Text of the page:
Friday, June 12, 2015

Profiles in Courage: Caitlyn Jenner, a lifetime of leadership and personal transformation

“Bruce, always had to tell a lie. He was always living that lie. Every day he always had a secret, from morning till night. Caitlyn doesn’t have any secrets. Soon as the Vanity Fair cover comes out—I’m free.” Caitlyn Jenner

Sometimes it takes a lot of courage to be different and be your true self, especially if it requires radical personal change.

Coincidentally, authenticity, courage, self-awareness and the ability to adapt or change are all common traits of leaders. (See Building the 21st Century Leader from Entrepreneur)

Caitlyn Jenner is a great example of someone who has embodied these leadership qualities to accomplish much in various roles of her life. From overcoming dyslexia as a child, training herself and self-funding her Olympic aspiration as a part-time insurance salesman to her triumph as a former world-record holder and Olympic gold medal decathlete (one of “the most beloved and celebrated athletes in America” )—to becoming a household name through five decades as an icon, actor, motivational speaker, patron of a reality TV family, and now – a transgender woman.

As the International Business Times aptly puts it, “Decades removed from one of the greatest Olympic performances in history, Jenner’s list of accomplishments plays out more like that of a hyperactive Renaissance man than an athlete stuck in neutral after he realizes the mortality of his superhuman abilities.”


Photo credits: Sports Illustrated, General Mills, Kendall Jenner, People Magazine, Vanity Fair)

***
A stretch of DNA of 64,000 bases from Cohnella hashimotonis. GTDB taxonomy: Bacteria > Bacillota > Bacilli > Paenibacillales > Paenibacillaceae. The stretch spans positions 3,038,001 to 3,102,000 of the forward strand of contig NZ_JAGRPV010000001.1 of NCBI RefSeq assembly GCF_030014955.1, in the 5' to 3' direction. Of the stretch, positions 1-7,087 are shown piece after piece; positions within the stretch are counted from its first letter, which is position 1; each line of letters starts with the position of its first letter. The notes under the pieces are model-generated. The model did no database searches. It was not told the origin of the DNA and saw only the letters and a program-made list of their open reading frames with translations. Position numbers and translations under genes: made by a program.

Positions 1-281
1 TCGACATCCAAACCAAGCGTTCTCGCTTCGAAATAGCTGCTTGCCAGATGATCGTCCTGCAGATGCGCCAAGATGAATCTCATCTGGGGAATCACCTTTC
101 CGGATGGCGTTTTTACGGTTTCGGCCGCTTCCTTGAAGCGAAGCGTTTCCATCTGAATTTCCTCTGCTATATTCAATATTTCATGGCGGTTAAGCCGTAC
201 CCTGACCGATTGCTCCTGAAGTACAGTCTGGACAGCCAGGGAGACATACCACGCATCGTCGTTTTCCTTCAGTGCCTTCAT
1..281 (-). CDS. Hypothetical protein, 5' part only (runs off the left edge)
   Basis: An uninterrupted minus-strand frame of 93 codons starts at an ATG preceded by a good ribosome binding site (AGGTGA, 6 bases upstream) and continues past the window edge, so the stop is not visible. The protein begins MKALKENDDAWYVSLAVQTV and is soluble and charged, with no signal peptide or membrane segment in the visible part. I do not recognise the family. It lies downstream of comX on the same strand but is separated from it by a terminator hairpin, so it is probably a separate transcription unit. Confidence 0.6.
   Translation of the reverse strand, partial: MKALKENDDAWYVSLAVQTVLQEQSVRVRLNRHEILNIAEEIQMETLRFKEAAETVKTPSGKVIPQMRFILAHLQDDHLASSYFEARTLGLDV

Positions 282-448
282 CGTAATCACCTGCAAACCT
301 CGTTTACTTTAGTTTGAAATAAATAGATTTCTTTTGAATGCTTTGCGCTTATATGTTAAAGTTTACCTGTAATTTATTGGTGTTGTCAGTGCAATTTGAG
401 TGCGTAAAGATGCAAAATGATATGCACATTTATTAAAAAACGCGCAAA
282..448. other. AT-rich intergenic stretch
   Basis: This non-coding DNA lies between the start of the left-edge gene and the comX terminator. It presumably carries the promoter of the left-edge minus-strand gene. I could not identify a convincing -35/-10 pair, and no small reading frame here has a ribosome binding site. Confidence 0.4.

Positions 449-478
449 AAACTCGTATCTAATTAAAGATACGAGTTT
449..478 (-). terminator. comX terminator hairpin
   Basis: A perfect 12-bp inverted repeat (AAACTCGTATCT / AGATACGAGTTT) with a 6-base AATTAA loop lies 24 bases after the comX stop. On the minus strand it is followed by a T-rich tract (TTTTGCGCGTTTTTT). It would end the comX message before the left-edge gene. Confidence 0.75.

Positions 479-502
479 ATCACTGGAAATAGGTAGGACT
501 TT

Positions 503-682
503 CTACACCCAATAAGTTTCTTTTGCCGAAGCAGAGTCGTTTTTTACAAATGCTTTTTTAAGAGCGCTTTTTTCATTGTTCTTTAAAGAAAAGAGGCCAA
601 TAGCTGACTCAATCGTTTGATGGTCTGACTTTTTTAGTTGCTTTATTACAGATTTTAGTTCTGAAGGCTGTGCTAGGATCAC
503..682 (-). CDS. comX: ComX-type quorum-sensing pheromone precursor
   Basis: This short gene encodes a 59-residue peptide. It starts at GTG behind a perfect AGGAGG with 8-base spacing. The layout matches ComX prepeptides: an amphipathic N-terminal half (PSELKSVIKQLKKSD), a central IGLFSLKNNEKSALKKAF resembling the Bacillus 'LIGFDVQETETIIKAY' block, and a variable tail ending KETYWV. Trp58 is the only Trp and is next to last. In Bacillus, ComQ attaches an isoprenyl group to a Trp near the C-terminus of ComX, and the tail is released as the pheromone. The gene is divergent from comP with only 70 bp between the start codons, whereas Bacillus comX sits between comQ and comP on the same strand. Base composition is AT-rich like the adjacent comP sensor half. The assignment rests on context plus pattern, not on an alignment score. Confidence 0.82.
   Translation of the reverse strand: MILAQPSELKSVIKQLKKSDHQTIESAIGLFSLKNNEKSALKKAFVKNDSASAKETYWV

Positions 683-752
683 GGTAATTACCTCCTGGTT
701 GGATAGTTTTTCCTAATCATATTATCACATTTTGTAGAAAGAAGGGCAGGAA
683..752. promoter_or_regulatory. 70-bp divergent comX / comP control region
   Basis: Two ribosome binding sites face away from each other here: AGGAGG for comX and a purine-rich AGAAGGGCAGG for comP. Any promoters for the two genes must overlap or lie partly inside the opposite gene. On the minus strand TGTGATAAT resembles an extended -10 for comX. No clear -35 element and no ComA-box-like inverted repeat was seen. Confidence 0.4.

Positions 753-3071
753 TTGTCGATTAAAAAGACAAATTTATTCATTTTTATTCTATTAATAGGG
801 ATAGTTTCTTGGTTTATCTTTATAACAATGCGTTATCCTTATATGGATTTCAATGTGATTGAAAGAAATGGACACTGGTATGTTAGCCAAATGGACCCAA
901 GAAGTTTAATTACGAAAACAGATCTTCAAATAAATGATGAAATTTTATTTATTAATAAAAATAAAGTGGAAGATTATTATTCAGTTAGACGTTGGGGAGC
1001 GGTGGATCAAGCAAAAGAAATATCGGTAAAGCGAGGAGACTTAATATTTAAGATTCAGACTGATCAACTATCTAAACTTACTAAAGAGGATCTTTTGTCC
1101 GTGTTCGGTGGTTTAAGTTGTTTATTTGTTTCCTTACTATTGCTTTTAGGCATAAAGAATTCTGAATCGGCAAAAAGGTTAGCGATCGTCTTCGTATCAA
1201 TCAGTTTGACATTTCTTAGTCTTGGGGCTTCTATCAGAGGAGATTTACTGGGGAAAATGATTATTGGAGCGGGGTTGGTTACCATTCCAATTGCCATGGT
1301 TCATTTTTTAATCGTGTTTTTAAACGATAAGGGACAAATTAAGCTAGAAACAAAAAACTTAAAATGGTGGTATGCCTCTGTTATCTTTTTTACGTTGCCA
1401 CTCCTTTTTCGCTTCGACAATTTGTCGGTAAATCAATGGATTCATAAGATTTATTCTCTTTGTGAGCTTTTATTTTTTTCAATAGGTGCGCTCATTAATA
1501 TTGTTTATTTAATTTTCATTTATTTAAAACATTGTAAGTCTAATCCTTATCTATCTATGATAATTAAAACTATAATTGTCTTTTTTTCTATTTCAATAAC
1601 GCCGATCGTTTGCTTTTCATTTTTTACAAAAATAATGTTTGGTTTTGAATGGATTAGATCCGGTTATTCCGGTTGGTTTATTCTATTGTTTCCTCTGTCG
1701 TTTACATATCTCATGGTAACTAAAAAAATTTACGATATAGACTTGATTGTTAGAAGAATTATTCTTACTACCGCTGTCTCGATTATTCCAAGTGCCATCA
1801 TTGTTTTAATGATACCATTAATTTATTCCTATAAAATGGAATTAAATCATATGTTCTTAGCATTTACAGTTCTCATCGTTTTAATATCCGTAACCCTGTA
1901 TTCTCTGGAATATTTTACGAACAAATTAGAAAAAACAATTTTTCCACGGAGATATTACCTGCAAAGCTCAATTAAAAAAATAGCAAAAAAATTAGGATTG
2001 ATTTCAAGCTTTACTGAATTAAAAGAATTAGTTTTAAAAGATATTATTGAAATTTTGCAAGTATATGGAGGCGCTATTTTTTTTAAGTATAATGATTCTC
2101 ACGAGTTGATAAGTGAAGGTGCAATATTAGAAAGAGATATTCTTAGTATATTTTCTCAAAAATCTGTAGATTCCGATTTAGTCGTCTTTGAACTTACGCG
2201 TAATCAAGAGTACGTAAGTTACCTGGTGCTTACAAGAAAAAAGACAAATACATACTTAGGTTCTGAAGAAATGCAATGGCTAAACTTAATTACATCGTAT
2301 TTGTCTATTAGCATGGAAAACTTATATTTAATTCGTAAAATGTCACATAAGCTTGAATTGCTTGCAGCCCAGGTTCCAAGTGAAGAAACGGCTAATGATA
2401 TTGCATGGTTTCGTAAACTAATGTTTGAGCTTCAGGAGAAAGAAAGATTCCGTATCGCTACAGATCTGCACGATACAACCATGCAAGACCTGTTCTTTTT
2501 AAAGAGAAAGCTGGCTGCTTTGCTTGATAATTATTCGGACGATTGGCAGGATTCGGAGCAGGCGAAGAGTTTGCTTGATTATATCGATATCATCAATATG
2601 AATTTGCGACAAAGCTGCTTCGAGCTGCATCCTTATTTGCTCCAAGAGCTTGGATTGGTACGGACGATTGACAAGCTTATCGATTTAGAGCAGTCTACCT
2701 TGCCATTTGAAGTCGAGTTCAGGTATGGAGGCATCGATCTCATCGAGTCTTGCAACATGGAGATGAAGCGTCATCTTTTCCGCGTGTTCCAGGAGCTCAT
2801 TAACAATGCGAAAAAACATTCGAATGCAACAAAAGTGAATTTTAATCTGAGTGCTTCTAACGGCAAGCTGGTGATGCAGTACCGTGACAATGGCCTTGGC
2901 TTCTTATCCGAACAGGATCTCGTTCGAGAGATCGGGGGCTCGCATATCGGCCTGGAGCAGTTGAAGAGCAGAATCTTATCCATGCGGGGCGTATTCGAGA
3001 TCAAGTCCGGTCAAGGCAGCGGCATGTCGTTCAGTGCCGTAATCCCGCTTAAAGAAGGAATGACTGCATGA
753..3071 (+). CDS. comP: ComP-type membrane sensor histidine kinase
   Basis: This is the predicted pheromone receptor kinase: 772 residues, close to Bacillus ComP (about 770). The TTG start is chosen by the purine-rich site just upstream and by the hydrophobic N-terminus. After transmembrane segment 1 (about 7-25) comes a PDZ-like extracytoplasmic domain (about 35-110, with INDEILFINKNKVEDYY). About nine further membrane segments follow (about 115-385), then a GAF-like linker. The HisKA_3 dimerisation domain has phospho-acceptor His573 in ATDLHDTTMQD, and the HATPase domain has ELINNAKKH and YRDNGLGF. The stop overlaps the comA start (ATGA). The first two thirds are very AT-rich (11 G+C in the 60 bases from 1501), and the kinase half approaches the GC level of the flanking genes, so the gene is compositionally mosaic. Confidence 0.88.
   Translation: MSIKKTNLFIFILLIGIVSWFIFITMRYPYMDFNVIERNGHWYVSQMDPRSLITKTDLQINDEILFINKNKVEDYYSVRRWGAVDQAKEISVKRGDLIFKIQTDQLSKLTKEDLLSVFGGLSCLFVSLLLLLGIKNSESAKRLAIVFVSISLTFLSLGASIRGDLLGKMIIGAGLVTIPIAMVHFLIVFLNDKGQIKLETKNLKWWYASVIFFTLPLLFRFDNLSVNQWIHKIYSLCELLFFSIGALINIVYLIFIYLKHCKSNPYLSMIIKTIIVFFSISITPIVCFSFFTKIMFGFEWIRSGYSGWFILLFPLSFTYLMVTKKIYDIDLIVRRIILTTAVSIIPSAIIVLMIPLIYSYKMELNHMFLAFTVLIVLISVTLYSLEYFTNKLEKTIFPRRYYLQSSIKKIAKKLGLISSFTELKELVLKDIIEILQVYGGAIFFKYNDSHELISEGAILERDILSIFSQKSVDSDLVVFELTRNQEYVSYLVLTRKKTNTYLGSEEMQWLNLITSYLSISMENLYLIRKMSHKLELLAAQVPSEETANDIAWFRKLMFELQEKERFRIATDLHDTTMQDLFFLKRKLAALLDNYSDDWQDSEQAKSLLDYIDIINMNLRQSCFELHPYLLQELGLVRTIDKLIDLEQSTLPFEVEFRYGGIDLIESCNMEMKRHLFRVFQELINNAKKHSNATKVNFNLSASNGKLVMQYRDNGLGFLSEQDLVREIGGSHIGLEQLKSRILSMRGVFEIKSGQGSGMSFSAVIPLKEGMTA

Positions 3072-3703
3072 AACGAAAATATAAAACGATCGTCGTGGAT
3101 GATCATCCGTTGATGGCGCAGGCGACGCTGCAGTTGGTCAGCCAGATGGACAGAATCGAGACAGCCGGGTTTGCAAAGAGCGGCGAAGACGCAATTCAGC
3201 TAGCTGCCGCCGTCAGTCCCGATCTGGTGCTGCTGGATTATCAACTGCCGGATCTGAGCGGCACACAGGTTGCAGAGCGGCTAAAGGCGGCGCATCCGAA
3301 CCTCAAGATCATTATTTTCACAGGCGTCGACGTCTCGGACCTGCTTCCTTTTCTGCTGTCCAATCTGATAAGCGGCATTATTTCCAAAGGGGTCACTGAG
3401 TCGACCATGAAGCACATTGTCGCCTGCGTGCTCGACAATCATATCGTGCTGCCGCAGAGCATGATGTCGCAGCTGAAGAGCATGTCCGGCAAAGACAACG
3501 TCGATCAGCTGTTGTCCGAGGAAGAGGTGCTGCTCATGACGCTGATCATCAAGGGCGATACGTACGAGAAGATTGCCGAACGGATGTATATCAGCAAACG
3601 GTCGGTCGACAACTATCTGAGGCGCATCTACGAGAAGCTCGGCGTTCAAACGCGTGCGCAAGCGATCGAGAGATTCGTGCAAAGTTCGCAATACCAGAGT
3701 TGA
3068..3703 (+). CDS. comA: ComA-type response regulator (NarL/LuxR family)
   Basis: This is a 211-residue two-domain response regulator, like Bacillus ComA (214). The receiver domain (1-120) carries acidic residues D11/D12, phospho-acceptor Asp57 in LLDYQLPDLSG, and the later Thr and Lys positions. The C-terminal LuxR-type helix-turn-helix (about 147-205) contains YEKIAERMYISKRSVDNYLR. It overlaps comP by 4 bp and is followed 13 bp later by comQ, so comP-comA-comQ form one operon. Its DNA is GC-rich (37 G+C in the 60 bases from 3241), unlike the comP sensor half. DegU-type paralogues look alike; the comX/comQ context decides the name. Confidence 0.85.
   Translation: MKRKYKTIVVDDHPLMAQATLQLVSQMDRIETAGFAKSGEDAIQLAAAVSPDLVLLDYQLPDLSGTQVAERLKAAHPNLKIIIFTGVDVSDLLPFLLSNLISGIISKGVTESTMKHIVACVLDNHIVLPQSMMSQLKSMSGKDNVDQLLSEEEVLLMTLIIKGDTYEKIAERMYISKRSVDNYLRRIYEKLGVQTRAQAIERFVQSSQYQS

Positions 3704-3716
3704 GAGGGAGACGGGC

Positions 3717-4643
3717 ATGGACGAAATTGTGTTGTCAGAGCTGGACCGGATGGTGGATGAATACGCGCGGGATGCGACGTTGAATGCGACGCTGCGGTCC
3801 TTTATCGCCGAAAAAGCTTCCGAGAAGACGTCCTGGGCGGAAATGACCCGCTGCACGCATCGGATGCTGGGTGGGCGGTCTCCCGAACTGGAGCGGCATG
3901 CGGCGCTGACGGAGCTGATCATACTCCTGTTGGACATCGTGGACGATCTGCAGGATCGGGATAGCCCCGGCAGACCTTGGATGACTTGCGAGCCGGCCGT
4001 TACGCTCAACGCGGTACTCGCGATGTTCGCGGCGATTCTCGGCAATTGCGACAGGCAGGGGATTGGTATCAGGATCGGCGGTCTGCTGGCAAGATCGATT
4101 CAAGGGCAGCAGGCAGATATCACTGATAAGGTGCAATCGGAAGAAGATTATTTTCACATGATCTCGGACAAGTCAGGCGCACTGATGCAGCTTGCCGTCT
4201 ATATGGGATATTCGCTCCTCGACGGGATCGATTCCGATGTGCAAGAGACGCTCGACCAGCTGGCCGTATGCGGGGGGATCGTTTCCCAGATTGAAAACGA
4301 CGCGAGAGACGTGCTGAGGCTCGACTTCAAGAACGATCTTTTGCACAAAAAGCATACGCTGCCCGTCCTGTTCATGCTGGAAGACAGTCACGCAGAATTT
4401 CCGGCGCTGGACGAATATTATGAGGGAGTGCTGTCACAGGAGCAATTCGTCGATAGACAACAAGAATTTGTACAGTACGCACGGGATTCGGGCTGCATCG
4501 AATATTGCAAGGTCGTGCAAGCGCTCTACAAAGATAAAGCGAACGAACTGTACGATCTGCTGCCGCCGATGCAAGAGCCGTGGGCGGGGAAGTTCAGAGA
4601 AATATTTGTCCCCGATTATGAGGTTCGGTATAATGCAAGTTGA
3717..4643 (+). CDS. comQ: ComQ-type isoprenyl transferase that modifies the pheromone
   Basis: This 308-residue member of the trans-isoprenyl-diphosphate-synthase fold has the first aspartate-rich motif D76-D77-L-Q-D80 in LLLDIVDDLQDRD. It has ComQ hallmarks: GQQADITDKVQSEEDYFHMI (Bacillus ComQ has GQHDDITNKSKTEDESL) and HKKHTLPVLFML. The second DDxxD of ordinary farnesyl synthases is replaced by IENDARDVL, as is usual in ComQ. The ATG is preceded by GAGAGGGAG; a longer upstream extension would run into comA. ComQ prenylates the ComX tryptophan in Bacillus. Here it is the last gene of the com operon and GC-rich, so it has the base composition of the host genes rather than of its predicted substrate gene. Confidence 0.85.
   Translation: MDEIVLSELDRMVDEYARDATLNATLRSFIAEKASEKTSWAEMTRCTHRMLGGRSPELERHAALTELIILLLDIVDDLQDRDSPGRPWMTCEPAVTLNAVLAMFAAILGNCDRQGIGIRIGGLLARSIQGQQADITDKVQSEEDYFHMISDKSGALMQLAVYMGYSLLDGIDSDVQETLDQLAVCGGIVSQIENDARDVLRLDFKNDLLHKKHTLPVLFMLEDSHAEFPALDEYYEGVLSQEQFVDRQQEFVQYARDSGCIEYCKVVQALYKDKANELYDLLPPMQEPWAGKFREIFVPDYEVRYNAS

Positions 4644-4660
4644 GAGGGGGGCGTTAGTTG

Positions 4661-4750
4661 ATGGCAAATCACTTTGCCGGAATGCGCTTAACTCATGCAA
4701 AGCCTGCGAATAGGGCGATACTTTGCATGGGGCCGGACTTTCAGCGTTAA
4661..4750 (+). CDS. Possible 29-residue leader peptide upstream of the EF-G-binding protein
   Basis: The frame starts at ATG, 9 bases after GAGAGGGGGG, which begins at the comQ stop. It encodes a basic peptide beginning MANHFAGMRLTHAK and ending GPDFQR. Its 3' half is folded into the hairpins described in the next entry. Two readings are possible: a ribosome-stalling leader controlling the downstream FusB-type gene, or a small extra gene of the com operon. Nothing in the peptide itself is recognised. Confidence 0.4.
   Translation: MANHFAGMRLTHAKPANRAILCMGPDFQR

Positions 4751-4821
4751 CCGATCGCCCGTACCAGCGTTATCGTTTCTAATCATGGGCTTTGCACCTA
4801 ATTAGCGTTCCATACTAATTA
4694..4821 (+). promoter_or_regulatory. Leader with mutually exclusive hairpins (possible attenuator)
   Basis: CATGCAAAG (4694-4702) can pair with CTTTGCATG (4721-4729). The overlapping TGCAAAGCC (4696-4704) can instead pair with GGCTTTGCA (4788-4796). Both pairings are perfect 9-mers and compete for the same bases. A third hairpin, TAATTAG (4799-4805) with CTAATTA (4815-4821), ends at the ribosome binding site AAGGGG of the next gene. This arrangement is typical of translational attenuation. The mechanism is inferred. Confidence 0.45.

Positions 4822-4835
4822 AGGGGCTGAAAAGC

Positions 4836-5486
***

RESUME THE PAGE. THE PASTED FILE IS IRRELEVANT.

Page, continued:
However, Jenner’s greatest triumph is perhaps the most recent and most personal of them all. For change becomes difficult when others who are involved do not accept or understand the need to adapt and change, which is why the qualities of a leader become critical when you are trying to accelerate change as a matter of survival, competitive advantage or merely being true to yourself.

Despite the noise caused by the media circus and mass prurient interest (Caitlyn’s twitter account was launched alongside the Vanity Fair cover story publication, within hours there were more than 1.1 million followers, breaking the former record held by President Obama), we can all learn a thing or two from Jenner’s lifetime of leadership and her personal transformation.

Many aspiring members of "minority" or disenfranchised groups (e.g., Latinos, African-Americans, Women, Native Americans, LGBT, Disabled, Vets, etc.) can probably identify with the issues and emotional struggle inherent in toggling between assimilation and being true to your culture and heritage. Practically every group has had to fight for equal rights and recognition, and for many—the struggle continues.

Moreover, there is a tidal wave of attitude change looming, as Millennials take over the workforce and society. According to the U.S. Census Bureau today’s 80 million Millennials (those born between 1980-1999) make up the largest generation in history and now have become the largest share of the American workforce. More importantly, survey after survey finds that their collective perspective and experience concerning identity and cultural differences is radically different than all past generations.